The outermost layer of the skin is the epidermis. This layer is, in turn, formed by several sublayers containing mainly keratinocytes that are positioned in ascending layers according to their maturation degree. The last state of maturation of the keratinocytes occurs when these cells have a high content of keratin and a compact morphology. At that time, they are known as corneocytes and placed in the shallower layer of the epidermis, known as the stratum corneum. In the stratum corneum, cells are attached to each other thanks to the presence of intracellular lipids and the entire structure is covered by a thin layer of fat and sweat that gives the skin a slightly acidic pH (around 5.5). This structure functions as a perfect protective shield of the skin: the corneocytes are robust and waterproof cells; lipids act as the glue between them fixing moisture and preventing water loss, and the hydrolipid film avoids water loss and prevents infections. This insulating function is vital for humans to be able to live on Earth and is known as the epidermis barrier function.
However, despite the apparent robustness of this layer, the stratum corneum is not a static barrier. The dead corneocytes accumulate in the most external layer until they detach from our skin and are replaced by other corneocytes in a process known as desquamation or peeling. The half-life of a Keratinocyte is approximately 28 days so this cell renewal process occurs quite frequently.
Although the peeling process occurs naturally, exfoliating the skin helps to make this process faster. The exfoliation process involves exerting an abrasive force on the skin, which can be physical or chemical, so that the cells on the surface break off. In most cases, this abrasive force is physical and is exerted through the use of sponges, brushes, or soaps with small particles that, when repeatedly rubbed on the skin, release dead cells. In contrast, chemical scrubs are those products that achieve the removal of the most superficial cells for their chemical properties. These molecules are commonly acidic, such as glycolic acid, which drastically decreases the pH of the skin by exerting an abrasive action. As a result, the skin remains “naked” from its protective barrier and has to generate new cells that replenish it. This is why regular exfoliation is said to help regenerate epidermis cells.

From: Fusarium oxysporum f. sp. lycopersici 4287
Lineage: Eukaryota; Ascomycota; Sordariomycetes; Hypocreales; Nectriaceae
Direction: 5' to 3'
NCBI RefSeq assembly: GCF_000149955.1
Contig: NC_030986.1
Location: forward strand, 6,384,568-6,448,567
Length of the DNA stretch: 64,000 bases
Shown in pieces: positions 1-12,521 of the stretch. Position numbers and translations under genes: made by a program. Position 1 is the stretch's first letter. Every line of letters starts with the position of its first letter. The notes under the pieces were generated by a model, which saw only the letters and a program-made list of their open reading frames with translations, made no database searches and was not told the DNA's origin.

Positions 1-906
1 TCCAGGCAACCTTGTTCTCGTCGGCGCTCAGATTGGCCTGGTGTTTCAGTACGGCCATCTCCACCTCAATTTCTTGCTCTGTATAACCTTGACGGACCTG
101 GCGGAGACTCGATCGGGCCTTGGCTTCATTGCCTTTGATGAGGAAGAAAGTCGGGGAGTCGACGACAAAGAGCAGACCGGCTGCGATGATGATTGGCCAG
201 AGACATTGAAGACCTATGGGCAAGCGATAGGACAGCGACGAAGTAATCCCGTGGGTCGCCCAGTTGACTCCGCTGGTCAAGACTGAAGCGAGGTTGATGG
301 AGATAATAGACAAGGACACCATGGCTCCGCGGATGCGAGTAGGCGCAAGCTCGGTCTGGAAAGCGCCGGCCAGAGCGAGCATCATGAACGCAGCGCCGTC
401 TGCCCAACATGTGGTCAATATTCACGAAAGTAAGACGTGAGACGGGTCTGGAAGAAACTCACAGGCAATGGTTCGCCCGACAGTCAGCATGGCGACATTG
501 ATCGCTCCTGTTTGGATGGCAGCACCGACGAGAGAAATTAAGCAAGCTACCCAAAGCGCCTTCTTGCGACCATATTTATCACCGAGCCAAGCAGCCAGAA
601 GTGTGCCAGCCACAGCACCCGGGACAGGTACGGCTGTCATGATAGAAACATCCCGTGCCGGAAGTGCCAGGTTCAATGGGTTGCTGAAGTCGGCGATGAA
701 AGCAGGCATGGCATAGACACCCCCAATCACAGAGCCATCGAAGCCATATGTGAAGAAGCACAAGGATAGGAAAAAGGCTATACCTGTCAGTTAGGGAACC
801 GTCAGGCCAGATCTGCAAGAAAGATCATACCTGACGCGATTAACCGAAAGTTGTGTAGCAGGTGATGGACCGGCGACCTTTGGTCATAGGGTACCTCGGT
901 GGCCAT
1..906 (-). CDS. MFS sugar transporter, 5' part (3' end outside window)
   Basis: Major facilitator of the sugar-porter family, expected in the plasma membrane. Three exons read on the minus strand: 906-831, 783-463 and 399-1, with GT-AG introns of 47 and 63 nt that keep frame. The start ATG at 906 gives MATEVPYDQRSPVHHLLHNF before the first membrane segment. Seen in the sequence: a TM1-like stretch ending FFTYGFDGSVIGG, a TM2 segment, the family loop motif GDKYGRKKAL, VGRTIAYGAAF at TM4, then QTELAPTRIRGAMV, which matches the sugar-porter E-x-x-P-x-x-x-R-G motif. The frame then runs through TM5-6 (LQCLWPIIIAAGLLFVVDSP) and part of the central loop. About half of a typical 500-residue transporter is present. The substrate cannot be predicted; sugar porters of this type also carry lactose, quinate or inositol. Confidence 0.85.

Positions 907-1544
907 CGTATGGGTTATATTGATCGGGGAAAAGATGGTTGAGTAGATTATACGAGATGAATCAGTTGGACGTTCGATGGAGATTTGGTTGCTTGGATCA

However, we need to be careful since an inadequate exfoliation method or frequency can be harmful to our skin. To make sure we don’t damage our skin we need to keep a few things in mind:
1. What exfoliating method should I use?
Exfoliating our skin involves subjecting our skin to an abrasive process and this is not recommended for all skin types. If you have very thin, sensitive skin or have a dermatological condition such as rosacea or atopy, it is better to check with your dermatologist before starting to have frequent exfoliations, as they can worsen the appearance of your skin.
In contrast, if you have oily skin, it is better to start step by step. Begin using a brush or soap with small particles and, if your skin responds well, you can switch to chemical scrubs, always starting with low concentrations and gradually increasing. Although slight irritation after exfoliation is normal, if it persists for several days, visit your dermatologist.
2. How often should I exfoliate my skin?
A very frequent exfoliation can damage the deeper layers of our skin as we would not be leaving enough time for the stratum corneum to regenerate completely and, therefore, the inner layers of the epidermis would be exposed to the action of the exfoliator and the external environment. In addition, by removing the stratum corneum, the skin is more vulnerable to infections and dehydration. Repeating this process very often would result in too much water losing and dryness, causing discomfort and tightness.
Exfoliating your skin once a week is usually enough to maintain cell renewal without causing dehydration. However, there are soaps with small exfoliating molecules that can be used more often as their abrasive power is low.
We must also take into account the area of the skin that we want to exfoliate. We should avoid exfoliating very often the areas most prone to dryness. In contrast, areas where the skin is thicker, such as the soles of the feet, can be exfoliated more often. Finally, the skin on the face is extremely sensitive and we should not establish a facial exfoliation routine based on the results we have obtained in other parts of the body. As mentioned above, on the face it is advisable to start gradually with low aggressive exfoliation methods and increase the frequency or intensity of the exfoliation based on the needs of our skin.